Rugby Under A Microscope..

“What A Wonderful World Cup!!”

 “The Year That Rugby Went Global!”

 RWC the best ever despite England disaster.”

 RWC wrap: When rugby’s rocket was lit!”

 “The Best World Cup Ever!”

The news headlines have screamed the good news in the days since the end of the Rugby World Cup of 2015.

There can be no doubt that Rugby World Cup 2015 was a huge success both on and off the field. The English had learned their hosting lessons at the 2012 Olympic Games, and they were truly superb hosts for rugby’s showpiece tournament. Well Done England!

A total of 2 477 805 spectators attended World Cup matches at stadiums that were impeccably prepared and extraordinarily well run. That is an average of 50 996 spectators at each game. Wonderful! 89 267 people watched Ireland beat Romania 44-10 on the 27th September, a record attendance at any World Cup match, ever.

In many ways this was a World Cup of superlatives. A seven week long rugby extravaganza that will be remembered by all that participated, be it players, spectators, volunteers, administrators, or television viewers across the world. The crowds were exceptional, the weather behaved itself, much of the rugby was sublime, Julian Savea scored 8 tries and Nehe Milner-Skudder ran 561 meters with the ball in hand. Argentina showed the value of regular high-level competition with a brand of rugby that promises much for the future. Their Sebastian Cordero made all of 514 meters with the ball in hand too!

Perhaps the moment of the tournament, if not Rugby’s moment of the 21st Century was Japan’s victory over South Africa. This moment signaled to the world that the little guys had arrived and could and would beat any one of the big guys if given half a chance. The minnows had learned to feed on the big fish!

As Bernard Lapasset put it last Sunday, this has been “the most competitive, best-attended, most-watched, most socially-engaged, most commercially-successful Rugby World Cup.”

Even England’s early departure from their home tournament was not a disaster for the tournament as a whole. There is much excited talk about the legacy that this Rugby World Cup will leave behind, especially in the cities, towns and villages of the host nation and it’s immediate neighbours. Some rugby scribes expect kids to immediately abandon the round ball game in favour of running around with the egg shaped one imagining that they are the next Nehe Milner-Skudder, or perhaps a Schalk Burger, Scott Spedding or one of their local heroes… I am not sure that will happen, soccer has universal appeal beyond the reach of rugby, but rugby has certainly enhanced it’s image with RWC 2015.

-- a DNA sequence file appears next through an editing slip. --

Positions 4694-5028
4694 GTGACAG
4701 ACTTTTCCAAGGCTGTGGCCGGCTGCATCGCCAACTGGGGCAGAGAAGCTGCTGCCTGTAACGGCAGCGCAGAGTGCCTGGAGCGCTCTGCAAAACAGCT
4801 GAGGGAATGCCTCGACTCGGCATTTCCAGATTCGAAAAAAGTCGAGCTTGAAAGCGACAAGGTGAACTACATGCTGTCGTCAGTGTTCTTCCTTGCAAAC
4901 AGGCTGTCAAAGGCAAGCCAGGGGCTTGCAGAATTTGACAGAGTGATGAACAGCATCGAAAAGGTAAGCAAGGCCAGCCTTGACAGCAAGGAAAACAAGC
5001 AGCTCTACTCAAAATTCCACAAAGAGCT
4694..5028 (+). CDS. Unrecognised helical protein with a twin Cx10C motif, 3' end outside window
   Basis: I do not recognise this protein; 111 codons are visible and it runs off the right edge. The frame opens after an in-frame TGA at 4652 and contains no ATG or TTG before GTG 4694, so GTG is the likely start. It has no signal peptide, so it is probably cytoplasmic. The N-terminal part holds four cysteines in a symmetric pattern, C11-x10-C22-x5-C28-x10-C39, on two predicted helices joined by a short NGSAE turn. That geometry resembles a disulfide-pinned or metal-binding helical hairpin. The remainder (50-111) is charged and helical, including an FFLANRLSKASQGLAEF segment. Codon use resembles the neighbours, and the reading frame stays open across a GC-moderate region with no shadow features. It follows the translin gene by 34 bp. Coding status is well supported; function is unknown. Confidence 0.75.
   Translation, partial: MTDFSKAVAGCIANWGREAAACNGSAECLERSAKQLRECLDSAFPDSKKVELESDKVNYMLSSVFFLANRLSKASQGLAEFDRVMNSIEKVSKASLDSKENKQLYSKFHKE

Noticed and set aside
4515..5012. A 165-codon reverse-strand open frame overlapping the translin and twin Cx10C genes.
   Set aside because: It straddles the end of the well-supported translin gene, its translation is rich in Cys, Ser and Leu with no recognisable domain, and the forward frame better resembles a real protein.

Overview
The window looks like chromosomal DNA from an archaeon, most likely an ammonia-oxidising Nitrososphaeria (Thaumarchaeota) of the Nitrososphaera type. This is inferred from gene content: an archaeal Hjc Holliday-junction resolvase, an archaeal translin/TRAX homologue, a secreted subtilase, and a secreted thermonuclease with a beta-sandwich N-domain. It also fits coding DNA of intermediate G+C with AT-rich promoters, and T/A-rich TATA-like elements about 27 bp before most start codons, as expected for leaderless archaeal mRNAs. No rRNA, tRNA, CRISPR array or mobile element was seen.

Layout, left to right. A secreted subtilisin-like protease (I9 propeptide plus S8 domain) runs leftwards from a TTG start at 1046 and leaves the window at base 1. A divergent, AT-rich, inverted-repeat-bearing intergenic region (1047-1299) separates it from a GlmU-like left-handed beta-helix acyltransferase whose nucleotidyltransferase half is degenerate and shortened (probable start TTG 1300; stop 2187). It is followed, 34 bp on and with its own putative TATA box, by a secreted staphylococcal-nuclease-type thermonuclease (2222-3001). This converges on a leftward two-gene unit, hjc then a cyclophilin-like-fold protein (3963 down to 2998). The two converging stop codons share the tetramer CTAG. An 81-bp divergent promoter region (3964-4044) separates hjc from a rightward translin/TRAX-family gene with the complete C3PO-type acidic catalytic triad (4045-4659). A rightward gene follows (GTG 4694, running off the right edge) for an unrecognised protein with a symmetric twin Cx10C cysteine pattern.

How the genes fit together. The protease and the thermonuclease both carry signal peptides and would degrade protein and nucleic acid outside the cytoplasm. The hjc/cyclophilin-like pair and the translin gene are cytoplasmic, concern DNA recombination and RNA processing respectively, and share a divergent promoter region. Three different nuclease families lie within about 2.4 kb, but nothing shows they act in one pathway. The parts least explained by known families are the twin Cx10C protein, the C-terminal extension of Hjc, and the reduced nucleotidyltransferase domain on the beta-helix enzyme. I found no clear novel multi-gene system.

The Rugby World Cup justifies its claim to being a global showpiece.

After their magnificent performance against South Africa, a massive 25 million Japanese TV viewers tuned in to watch their team beat Samoa.

Remember that Japan, with its new and rapidly expanding support base, will host the tournament’s next edition in 2019. The sport is not only growing, but that Japanese support base is hugely passionate about their team!

Rugby’s potential for mass appeal was also enhanced by the performance of the other so-called minnow nations. Teams like Romania, Namibia and Uruguay showed that they have come a long way in catching up with the game’s big names. The runaway scores in excess of 100 are a thing of the past. In 2015 there were none of the embarrassing walkovers we saw in previous World Cups.

This was a tournament worthy of the title World Cup.

Whilst we bathe in the glow of a successful Rugby World Cup tournament, and whilst the interest of so many is focussed on our game, we might perhaps sit back and relax a bit, with the thought that our sport is healthy, and in a very good place at the moment.

This would be a serious mistake! This is the very moment when we need to focus on some of the problems that rugby faces in the years that lie ahead. Let’s not be blinded by the success of the World Cup – There is much that is wrong with our game, so much that needs to be fixed and fine-tuned to ensure the future of our game.

Perhaps we need to begin with the very root of all the problems within the game of rugby – a hugely complex set of Laws that defy logic. The Laws of the game are so complex that the Referees simply cannot achieve any level of consistency in the application of many of those Laws. Spectators frequently have no idea why a referee has made a ruling on the field of play. All too frequently even the players have no idea why a particular referee is awarding a penalty or free kick for or against their team.

The ruck is a strange mixture of legal and illegal activities, some may play the ball, some may not. Some may fall all over the heap on the ground, others may not. Some can lie around on the ball, others must “support their own weight” and more. An offside line is part of the ruck somewhere, but is frequently ignored by referees and players alike.

A lineout maul appears to be legalised obstruction that a defending team has no legal way of stopping. Legalising the maul is also in complete contradiction to other Laws in the book!

Scrums are like Algebra to Billy Connolly, a complete mystery. To some it is beyond astrophysics….

Forward passes defy the logic of the law, while the definition of straight is simply not applied when the scrumhalf puts a ball into the scrum or a hooker throws the ball at a lineout.

Perhaps the most confusing of all is that many of the laws contradict each other from one page to the next in the annual publication and revision of the Law Book.

Which leads us straight to the second issue that needs to be addressed – the standard of officiating in the game of rugby.

The Rugby World Cup provided us with a view of the top 12 Referees in the entire world managing some 40 pool games, and then 8 play-off games. 48 games that simply emphasised the unacceptable differences in interpretation and application of the laws amongst the top twelve Referees. Northern hemisphereans interpret certain laws differently to their southern counterparts, and then there are the national differences between the likes of France, England, Wales, Ireland, South Africa, and New Zealand. The lack of consistency at the very highest level of the game is simply unacceptable.